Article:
Flatten the curve together against COVID-19 in Bali

flatten-the-curve-together-against-covid-19

Due to (COVID-19) spread worldwide, Indonesia, especially  Bali government, has taken further measures to flatten the curve to contain its range of spread. The “curve” refers to the projected number of people who will transmitted COVID-19 over a while. The curve takes on different range, depending on the virus infection rate in every region.  A flatter curve assumes the same number of people ultimately get infected, but over a more extended period. And we really need to understand that if we want to flatten the curve and get through of this pandemic, everyone needs to do their part.

Current situation in Bali

As of 6:00pm on 21 April 2020, there have been 150 confirmed cases (consist of 142 Indonesian citizens and 8 foreigners) of COVID-19 in Bali and a total of 7,418 confirmed cases throughout Indonesia.

Mass gathering in Bali has been banned. All tourist destinations and sites, especially beaches, are temporarily closed until further notice. Some cafes, restaurants, and bar also shut down their operation, but some offering delivery or take out service

For travel restriction in Bali, as per the 20 March, Indonesia government strongly urges that Indonesia citizens restrict travel aboard. Besides, the government has also suspended visa-free foreign citizen visits for one month. Therefore, every foreigner who will visit Indonesia is required to have a Visa from an Indonesian Representative following the purpose and purpose of the visit. When applying for a visa, you must attach a health certificate issued by the health authority in each country.

flight-travel

Photo by Eva Darron on Unsplash

If the travel history shows that in the last 14 days the person concerned has visited this country (Iran, Italy, Vatican, Spain, France, Germany, Switzerland and United Kingdom), then the person concerned may be refused entry to Indonesia.

Advice for those currently in Bali

Use face mask

facemask-kura-kura

Photo from Freepik

Bali has officially mandated that everyone must wear a face mask when outside their home. This applies to all residents and visitors. Using a cloth face mask, surgical mask, or N95 respirator helps slow the spread of the virus and help people who may have the virus from transmitting it to others.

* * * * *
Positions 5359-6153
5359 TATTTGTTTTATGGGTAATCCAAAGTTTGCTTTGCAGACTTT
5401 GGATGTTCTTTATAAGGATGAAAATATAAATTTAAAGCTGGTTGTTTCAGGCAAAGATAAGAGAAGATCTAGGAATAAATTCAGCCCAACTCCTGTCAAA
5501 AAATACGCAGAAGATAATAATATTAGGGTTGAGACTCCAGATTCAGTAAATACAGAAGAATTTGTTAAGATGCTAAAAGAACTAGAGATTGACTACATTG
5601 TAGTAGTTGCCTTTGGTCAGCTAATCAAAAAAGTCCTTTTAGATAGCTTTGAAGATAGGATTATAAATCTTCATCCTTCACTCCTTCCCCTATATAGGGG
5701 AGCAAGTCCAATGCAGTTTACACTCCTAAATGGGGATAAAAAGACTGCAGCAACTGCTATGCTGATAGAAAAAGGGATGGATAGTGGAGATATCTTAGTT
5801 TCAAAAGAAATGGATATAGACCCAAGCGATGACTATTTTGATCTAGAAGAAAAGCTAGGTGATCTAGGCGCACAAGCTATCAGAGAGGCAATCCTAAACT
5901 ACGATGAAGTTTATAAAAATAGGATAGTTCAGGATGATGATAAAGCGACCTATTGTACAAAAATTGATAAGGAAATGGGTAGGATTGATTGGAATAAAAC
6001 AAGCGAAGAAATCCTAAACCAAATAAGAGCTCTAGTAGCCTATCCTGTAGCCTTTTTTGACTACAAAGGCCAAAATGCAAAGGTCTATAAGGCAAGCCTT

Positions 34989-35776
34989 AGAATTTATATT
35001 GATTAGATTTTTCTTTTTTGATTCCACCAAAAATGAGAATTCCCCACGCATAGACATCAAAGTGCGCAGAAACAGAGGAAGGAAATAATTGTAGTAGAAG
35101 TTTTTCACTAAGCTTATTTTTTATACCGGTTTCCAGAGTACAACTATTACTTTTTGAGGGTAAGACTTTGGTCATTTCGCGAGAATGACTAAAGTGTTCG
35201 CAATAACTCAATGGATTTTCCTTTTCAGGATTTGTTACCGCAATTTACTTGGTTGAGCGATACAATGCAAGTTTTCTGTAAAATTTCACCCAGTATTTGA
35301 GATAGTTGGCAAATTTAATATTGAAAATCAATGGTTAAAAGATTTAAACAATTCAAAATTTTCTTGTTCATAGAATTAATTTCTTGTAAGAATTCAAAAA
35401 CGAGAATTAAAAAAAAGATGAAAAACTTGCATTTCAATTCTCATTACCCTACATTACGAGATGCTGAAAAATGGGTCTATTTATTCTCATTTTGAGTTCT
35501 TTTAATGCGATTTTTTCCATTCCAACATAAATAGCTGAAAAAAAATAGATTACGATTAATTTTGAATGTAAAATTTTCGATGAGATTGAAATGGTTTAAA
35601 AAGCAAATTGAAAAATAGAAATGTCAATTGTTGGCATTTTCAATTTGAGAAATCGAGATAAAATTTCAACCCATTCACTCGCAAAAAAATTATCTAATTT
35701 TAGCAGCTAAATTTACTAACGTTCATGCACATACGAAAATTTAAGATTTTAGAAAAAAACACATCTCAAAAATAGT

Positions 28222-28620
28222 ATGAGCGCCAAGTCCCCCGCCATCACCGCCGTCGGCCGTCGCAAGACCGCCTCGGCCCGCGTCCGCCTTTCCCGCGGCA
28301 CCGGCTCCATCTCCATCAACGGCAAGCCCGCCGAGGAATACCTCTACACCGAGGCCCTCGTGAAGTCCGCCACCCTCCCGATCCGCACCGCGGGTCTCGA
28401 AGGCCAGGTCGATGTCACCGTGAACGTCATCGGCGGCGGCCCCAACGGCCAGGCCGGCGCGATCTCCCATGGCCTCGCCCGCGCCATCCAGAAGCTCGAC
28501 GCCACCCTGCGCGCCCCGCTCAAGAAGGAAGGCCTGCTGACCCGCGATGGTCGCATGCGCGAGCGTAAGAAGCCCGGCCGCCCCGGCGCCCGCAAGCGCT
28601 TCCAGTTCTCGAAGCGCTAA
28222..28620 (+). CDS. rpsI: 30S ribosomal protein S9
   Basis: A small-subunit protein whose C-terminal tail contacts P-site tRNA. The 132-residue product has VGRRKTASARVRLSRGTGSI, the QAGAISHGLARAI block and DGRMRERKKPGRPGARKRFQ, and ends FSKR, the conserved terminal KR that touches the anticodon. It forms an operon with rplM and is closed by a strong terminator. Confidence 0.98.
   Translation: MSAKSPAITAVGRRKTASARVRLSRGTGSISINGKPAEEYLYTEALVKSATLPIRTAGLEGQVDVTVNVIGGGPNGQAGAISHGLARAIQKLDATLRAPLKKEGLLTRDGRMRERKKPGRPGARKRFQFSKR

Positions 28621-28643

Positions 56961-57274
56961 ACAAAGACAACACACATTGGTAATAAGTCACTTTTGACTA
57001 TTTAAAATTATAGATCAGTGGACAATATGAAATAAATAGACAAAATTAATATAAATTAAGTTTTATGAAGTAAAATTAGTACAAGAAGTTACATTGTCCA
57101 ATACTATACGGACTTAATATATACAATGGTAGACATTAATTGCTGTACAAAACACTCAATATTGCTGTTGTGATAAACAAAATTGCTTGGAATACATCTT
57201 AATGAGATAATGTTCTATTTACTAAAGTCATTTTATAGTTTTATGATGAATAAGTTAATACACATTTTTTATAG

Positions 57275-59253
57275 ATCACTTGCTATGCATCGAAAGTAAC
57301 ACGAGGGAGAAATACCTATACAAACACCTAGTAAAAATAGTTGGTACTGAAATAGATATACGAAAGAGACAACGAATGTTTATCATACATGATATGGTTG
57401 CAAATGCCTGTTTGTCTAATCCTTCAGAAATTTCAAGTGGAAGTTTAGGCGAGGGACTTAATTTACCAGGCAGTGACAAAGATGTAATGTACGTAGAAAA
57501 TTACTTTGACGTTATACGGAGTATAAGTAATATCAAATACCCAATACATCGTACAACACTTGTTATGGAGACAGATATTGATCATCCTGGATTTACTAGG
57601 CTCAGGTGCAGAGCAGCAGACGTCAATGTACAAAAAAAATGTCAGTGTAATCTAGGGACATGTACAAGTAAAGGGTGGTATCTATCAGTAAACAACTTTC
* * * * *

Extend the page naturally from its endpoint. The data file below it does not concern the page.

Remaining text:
Social distancing

The risk for us if we don’t stay at home is still considered high. It is recommended that we are not going out home with a nonessential purpose. So, avoid crowds – especially in closed spaces. Practice social distancing and follow the social distancing guidelines.

Wash your hand

wash-your-kura-kura

Wash your hand regularly with soap water, especially after coughing or sneezing. It is a pretty straightforward concept, but we can make it fun to do. First, wash hands for 20 seconds and sing “Happy Birthday” song as the count keeper. Remember to wash your nail, cuticles, thumb, and don’t forget the back of your hands. But if soap and water are not available, using a hand sanitizer can help you avoid getting sick and spreading germs to others.

Seek Medical Attention

If you develop a fever and/or respiratory symptoms such as shortness of breath or cough 14 days after you have returned, it is recommended that you stay indoors and immediately seek medical attention mentioning your recent trip. It is recommended to call 1500451 or 0361-251177; we also can send a thorough message Whatsapp on 085792240799 (For Bahasa) or 081357580900 (For English).

photogenic kura kura bus

It’s hard to say in this current situation, we should hit the pause button for our wanderlust. Your health and the wellbeing of your loved ones are what matter most. But don’t stop dreaming; it is time for us to learn and be inspired. Bali’s endless natural beauties will continue to wait for you.

Source from : WHO, CDC, Bali Goverment

 

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